Earlier this week a lawsuit was filed against an Iowa county and prosecutor after an Arizona man “was arrested, transported cross-country and jailed for a robbery that he didn’t commit.” According to the lawsuit, the man, Joseph McBride, ended up spending “two months in custody after “authorities arrested him at his Phoenix apartment on Aug. 24.” McBride wasn’t the only one charged for the Jan. 1 home invasion “in his former hometown of Cedar Rapids, Iowa though.” In fact, he was one of three who was arrested, “even though he had proof he was 1,500 miles (2415 kilometers) away and investigators never spoke with him before his arrest.”
So if he was so far away at the time of the crime, how did he end up arrested? Well, according to the lawsuit, the Cedar Rapids Police Department failed him when it conducted a “shoddy investigation…that implicated McBride based on the mentally ill victim’s ‘own investigation,’ which relied on Facebook photos.” The lawsuit also argues that the “complaint signed by Linn County Attorney Jerry Vander Sanden falsely contended the victim ‘positively identified’ McBride as a suspect and that police had phone and social media records suggesting he conspired with the other two suspects.”
The case against McBride stemmed from a home invasion and robbery of “27-year-old Tristan Hermanson, who told police that an acquaintance he knew as Elizabeth came to his apartment before two men forced their way in, beat him with a handgun, and stole money and his cellphone.” During the ordeal, he sustained “facial injuries,” and later “identified the woman as 22-year-old Elizabeth Navarro,” claiming she set him up.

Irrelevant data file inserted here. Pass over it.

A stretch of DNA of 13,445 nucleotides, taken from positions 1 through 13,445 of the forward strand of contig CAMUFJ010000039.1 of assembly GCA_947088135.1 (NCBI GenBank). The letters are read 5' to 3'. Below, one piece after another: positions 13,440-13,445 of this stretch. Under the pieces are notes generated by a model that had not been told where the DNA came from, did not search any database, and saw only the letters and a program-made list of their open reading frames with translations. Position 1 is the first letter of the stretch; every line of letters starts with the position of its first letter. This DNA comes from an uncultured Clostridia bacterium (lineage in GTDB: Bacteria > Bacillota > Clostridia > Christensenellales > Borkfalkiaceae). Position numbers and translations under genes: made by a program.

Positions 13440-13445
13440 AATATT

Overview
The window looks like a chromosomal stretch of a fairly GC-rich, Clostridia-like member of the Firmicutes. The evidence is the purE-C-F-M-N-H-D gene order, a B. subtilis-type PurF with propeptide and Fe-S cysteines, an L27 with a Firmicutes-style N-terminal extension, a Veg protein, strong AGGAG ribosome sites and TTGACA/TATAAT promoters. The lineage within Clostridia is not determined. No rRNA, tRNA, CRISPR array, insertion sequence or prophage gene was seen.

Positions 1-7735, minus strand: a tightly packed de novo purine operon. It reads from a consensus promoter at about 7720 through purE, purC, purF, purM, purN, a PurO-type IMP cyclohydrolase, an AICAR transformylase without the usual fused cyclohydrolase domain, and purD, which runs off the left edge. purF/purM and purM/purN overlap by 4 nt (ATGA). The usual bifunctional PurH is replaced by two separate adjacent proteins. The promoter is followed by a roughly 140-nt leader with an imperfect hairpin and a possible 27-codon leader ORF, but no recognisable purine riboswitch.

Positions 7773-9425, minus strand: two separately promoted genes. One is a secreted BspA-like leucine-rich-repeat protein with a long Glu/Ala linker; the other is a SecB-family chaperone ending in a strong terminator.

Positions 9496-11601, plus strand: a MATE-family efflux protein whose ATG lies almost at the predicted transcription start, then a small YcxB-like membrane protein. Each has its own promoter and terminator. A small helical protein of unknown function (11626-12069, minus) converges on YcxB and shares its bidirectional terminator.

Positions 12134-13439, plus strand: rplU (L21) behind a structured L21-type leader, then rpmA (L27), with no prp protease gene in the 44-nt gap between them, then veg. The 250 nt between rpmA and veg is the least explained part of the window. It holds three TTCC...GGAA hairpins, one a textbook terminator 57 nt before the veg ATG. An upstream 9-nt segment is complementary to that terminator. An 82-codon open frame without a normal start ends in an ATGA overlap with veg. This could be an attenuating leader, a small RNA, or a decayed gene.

It’s important to note, however, that Hermanson has been diagnosed as bipolar, and “told police days later that he had done his own investigation and believed the men involved were Navarro’s boyfriend, Austin Foster, and a man whose Facebook account called him Jody Holliday.” From there, investigators looked into who Jody Holliday was, but found that the person “didn’t exist, but used photos and the birthdate to link the account to McBride.” When investigators failed to locate McBride in Cedar Rapids, they discovered that he had moved to Phoenix in late 2015. Additionally, they also “obtained Navarro’s phone records, which showed communications with Foster and another man around the time of the robbery but no connection to McBride.”
Regardless of failing to properly connect McBride to the crime, he was charged, along with Navarro and Foster, with “first-degree robbery, which carries up to 25 years in prison.” He was “jailed in Phoenix on $50,000 cash-only bond before being transported to Iowa on a private prison van that stopped at jails in Nevada, Colorado, and Missouri.”
Throughout the ordeal, McBride contended he was innocent, but it wasn’t until October 9, 2017, that things began looking up for him. That’s when his attorney, Tom Frerichs, “filed a notice of the alibi defense Oct. 9, providing names and contact information of witnesses.” One of those witnesses even “attested that he celebrated New Year’s Eve with McBride in Phoenix and spent the next day with him rearranging a storage unit.” Thanks to the alibi defense, the charges were dropped on October 31, “a day after Navarro identified another man as the third suspect.”
As a result of his ordeal, McBride is seeking unknown damages.